LAS VEGAS--You can see all kinds of wacky products walking around the show floor at CES 2013, but audio products tend to get the weirdest. I spotted these HiVi Swans 2.8A speakers almost as soon as I hit the show floor.
These funky-looking speakers stood out to me in the Microlab booth. The company has actually been selling a similar model on Amazon, but it's getting built-in Bluetooth for 2013. The plastic enclosures don't exactly scream high-end, but I like the style -- they look like they should be in the lounge in "2001: A Space Odyssey."
Nyne's SMC-1000 feels like a throwback to old stereo consoles with speakers built right into the cabinetry. The bottom two panels house the speakers, while the top two open up to store your home video devices. It's packed with features (four HDMI inputs, AirPlay, Bluetooth, Lightning dock), but it will set you back between $2,000 and $3,000 when it comes out later this year.
Sound bars generally mean you need to give up true surround sound, but Philips's HTL9100 wants you to have it both ways. The ends of the sound bar detach, letting you place them in the back of your room as rear speakers.
Yes, it looks like a jar of jam, but it's actually a Bluetooth speaker. While the Jam Classic actually came out in 2012, HMDX is releasing a larger model, dubbed the Jam Classic Plus in the spring for $60.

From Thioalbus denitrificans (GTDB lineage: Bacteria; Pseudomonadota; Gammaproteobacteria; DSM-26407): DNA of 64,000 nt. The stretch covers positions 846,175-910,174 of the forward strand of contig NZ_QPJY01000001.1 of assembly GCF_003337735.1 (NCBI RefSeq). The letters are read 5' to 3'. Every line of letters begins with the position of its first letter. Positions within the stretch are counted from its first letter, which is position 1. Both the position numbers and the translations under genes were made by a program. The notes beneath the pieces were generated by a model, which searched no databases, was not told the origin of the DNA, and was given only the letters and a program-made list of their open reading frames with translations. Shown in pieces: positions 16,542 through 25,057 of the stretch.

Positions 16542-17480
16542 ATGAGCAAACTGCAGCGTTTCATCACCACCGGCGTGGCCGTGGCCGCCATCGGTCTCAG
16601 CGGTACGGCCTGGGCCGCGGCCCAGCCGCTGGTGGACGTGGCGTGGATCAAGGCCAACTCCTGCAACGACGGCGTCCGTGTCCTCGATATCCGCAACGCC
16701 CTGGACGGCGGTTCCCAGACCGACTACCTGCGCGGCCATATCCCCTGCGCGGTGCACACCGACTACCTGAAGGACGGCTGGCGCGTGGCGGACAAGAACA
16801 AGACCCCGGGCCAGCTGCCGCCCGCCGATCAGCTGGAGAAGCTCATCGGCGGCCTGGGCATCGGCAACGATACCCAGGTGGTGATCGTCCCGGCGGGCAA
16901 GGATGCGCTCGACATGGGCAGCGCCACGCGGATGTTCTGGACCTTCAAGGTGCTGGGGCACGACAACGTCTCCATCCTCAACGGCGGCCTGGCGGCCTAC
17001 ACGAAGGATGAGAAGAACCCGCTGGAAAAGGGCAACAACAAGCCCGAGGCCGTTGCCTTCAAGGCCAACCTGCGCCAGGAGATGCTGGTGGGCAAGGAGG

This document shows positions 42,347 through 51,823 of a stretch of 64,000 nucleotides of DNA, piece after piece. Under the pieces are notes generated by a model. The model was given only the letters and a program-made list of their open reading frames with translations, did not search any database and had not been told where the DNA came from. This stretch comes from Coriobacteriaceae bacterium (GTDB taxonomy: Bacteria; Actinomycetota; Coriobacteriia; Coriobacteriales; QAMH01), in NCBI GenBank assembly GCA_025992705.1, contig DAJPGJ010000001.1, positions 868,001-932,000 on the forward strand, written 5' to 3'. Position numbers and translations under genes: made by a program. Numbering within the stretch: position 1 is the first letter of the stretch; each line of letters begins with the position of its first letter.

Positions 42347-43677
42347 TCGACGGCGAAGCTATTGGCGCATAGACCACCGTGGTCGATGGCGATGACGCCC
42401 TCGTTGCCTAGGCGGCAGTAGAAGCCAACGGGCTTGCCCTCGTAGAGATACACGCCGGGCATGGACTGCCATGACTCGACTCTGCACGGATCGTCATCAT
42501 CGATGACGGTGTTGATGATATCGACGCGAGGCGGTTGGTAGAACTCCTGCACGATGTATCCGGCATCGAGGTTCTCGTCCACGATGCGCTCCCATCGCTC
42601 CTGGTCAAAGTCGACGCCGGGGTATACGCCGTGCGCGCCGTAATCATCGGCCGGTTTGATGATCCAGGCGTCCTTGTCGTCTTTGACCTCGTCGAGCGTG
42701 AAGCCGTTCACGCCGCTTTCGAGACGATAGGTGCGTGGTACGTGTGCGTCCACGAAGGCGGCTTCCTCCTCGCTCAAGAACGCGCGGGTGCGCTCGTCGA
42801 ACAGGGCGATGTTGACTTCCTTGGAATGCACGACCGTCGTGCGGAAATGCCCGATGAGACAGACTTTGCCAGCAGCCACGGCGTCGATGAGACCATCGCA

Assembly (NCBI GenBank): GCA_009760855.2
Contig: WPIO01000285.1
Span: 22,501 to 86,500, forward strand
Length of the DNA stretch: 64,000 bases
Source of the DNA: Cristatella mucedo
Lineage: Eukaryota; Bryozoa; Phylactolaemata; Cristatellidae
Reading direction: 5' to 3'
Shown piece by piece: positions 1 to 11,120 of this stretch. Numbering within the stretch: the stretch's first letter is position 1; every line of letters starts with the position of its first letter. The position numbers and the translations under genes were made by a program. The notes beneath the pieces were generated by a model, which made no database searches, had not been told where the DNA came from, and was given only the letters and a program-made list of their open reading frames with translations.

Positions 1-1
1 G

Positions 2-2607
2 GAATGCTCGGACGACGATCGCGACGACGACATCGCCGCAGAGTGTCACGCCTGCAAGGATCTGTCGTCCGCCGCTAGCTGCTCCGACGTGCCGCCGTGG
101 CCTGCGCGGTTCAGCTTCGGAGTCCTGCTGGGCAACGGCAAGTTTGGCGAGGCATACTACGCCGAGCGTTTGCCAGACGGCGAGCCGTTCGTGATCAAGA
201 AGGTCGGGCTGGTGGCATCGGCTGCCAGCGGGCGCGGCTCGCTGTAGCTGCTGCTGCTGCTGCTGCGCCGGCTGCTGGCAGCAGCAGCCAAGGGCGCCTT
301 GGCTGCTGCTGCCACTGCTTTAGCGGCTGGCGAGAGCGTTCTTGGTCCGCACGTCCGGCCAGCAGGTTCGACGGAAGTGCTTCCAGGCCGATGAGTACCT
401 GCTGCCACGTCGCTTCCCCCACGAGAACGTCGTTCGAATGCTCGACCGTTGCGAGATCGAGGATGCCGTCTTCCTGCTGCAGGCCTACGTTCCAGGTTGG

Samsung's obsession with tubes started with last year's CES darling, the DA-E750, and now the company is adding vacuum tube amplifiers to sound bars. The Samsung HW-F750 is dubbed the "world's first sound bar with a vacuum tube amp." The tubes are mostly for visual effect (I don't think it really improves sound quality), and I don't think it looks quite as good in the plasticky HW-F750 as it did in the DA-E750.
Most of the Bluetooth speakers at CES 2013 are compact, but Sony's Bluetooth Boombox is throwback to the larger minisystems that used to be more popular. In addition to Bluetooth, it packs NFC pairing and a digital AM/FM tuner.
Teenage Engineering's newly announced OD-11 actually borrows its design from Swedish audio engineer Stig Carlsson, whose original OD-11 in 1974 featured the same angled tweeter and woofer that directs sound out the the top of the speaker, rather than a more traditional front-facing design. The idea is to throw the sound into a room, without a defined sweet spot that standard positioning creates.